• Barriers to entry: in oligopoly market, it is difficult to enter and make profit for a new firm but there is no barrier to exit.
  • Group behavior of the firms: the firms here behave like a group, thus, action of one firm affects the actions of the other firms.
  • Interdependence: the firms are interdependent on each other. If one changes its price, others will change the price too.
  • Price rigidity: the firms cannot engage in price wars, as that would reduce profit. Hence, price is rigid in this market.
  • Lack of uniformity: the firms are of various sizes in this market, some are small, some are large (Fudenberg & Tirole, 2013).

In Australia, three major oligopolistic industries are Banking, Grocery retail and Telecommunication. Four banks, ANZ, NAB, Westpac and Commonwealth Bank dominate the banking sector. In the grocery retail, Woolworths and Coles are market giants. Telecommunication sector is dominated by Telstra, Optus and NBN Co (Dimech, 2014).

These sectors have few but large firms and many buyers. The products are slightly differentiated, hence, non-price competition is widely practiced in this market. The firms act like a group, thus, a decision of one firm affects the decision of the others. There is no price war, as that would bring loss for all firms in the respective industries. If Woolworths goes for a reduction in grocery price to grab more customers, Coles would lower its prices too, to retain the market share. These firms are already so established and have effective pricing, which creates barriers to entry for a new firm in all these industries.

Monopolistic competition is a form of imperfect competition. This market structure is characterized by the presence of many buyers and many sellers, with products that are close, but not perfect substitutes. Here, a single firm does not have the power to control the market price (Varian, 2014).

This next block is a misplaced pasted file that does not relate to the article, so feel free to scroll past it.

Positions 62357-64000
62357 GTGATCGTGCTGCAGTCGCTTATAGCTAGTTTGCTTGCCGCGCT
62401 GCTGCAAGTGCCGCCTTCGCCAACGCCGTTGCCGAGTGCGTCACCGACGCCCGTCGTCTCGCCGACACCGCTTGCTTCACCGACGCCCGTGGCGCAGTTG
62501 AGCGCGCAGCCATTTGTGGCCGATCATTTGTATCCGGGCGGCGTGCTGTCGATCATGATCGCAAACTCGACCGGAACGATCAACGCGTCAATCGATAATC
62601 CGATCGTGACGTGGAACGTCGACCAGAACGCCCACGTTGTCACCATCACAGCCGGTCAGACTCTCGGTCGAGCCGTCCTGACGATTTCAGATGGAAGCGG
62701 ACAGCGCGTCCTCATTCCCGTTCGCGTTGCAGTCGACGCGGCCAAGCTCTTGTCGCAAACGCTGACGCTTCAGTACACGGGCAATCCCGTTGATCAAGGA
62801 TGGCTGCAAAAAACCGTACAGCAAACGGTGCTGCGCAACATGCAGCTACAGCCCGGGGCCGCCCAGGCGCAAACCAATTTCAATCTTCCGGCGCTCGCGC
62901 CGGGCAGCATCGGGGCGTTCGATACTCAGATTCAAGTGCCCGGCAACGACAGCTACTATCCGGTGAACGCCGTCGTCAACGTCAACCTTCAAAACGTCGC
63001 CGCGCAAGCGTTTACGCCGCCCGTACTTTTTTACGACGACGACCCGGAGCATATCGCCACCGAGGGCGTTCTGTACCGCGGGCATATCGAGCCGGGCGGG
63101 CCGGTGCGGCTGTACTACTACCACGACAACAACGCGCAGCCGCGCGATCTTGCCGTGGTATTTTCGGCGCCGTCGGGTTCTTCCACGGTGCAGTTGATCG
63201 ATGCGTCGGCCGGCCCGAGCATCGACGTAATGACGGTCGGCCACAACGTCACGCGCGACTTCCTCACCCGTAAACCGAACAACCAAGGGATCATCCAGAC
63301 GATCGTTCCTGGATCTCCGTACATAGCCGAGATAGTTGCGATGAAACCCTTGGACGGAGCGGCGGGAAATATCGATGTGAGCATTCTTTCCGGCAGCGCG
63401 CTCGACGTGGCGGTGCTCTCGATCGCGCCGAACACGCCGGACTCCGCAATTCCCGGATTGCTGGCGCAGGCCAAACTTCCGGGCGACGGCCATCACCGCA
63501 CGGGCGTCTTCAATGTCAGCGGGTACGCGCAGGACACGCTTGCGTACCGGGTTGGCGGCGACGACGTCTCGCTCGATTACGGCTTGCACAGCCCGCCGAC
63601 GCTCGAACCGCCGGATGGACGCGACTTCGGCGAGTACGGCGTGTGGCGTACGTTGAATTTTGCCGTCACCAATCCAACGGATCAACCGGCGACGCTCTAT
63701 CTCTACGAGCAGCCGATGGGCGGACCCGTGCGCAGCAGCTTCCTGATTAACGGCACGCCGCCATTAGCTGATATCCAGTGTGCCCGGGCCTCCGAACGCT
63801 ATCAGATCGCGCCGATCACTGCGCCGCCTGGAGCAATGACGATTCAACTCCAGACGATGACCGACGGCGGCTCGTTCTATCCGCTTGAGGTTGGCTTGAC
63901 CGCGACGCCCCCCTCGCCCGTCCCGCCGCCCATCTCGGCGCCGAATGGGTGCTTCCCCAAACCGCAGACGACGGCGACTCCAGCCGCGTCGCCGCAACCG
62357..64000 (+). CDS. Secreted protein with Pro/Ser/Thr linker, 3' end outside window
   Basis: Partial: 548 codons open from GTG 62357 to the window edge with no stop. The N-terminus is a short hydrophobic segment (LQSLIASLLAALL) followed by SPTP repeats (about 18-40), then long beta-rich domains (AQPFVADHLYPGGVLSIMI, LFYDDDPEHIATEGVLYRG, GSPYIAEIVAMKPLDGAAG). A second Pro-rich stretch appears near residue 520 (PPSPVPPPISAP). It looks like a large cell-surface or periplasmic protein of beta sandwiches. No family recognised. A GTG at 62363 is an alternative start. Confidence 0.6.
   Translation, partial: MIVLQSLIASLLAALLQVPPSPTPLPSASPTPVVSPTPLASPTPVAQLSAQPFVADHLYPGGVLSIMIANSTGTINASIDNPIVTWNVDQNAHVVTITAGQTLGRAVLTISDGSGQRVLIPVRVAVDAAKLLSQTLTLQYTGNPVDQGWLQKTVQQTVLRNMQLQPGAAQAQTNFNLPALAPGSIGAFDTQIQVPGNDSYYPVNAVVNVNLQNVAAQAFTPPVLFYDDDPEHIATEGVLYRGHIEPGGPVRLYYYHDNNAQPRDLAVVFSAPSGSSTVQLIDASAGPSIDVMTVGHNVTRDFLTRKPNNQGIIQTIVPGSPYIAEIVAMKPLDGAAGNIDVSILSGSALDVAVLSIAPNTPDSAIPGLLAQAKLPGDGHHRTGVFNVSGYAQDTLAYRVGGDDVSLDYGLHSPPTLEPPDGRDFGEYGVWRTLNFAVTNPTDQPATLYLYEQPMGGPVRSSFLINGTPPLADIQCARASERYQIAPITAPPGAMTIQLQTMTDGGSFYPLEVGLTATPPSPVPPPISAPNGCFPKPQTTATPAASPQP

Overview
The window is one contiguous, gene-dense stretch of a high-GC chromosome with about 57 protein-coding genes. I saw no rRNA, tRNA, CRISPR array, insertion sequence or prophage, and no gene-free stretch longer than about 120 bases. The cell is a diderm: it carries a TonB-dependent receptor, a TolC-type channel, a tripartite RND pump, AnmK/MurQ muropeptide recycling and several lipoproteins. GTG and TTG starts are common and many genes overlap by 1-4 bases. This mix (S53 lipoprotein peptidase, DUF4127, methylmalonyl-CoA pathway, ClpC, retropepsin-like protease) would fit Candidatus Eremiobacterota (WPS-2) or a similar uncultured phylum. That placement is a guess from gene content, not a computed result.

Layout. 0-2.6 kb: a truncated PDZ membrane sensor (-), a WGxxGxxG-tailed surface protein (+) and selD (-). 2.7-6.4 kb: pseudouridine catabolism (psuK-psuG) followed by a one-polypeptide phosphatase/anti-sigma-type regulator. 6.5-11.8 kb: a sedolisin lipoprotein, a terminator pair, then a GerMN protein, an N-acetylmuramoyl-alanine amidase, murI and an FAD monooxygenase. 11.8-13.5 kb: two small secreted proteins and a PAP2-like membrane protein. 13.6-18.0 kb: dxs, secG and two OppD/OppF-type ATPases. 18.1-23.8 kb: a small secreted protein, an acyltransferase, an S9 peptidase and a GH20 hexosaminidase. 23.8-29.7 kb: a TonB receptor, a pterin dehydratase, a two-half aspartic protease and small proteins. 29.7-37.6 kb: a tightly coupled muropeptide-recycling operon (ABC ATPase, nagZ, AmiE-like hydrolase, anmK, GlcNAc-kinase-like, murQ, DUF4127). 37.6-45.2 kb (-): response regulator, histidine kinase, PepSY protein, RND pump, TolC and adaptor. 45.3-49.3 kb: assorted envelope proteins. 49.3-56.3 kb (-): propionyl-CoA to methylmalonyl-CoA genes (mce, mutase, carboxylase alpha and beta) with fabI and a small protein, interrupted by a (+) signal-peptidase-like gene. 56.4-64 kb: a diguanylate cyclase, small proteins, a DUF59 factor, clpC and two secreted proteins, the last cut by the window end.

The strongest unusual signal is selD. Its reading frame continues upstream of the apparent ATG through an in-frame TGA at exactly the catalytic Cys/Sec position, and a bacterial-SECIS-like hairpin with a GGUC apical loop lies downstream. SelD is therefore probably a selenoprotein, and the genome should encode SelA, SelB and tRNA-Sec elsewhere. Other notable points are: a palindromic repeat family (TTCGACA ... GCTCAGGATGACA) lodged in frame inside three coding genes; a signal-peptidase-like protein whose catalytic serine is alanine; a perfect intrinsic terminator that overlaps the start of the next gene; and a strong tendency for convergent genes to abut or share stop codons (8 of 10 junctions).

The features of monopolistic competition are:

  • Many buyers and sellers: there are many buyers and sellers with limited market share and they act independently
  • Product differentiation: the goods are differentiated and close but not perfect substitutes. Product differentiation occurs based on brands, packaging, shapes, sizes, colors, flavors etc.
  • Free entry and exit of the firms: since the firms have competition, and limited power to control prices, thus, there are no barriers to entry and exit in this market structure. There is also absence of supernormal profits or losses.
  • Non-price competition: the firms engage in non-price competition to gain more customers. As the products are close substitutes, the non-price competition is more important than price competition.
  • Dearth of perfect knowledge: there is lack of perfect knowledge in the market. Sometimes customers judge a product’s quality by its high price due to lack of knowledge about its substitutes.
  • Independent decision-making: as the decision of one firm does not affect the others, the firms make decisions independently, and set their own prices.
  • Elastic demand: the firms reduce price to stay in the competition. Thus, the demand curve in this market is elastic (Nikaido, 2015).

The industries, such as, consumer goods, restaurant business and beverage are monopolistically competitive in Australia (Balistreri & Rutherford, 2013). All these sectors have many buyers and many sellers. They sell differentiated products; hence, the intensity of non-price competition is too high. The prices of one firm has little effect on the decisions of the other firms, hence, they can take independent decisions. There is free entry and exit for the firms, without incurring much cost. There is lack of perfect knowledge among the buyers about the products in the respective sectors (Kollmorgen, 2016).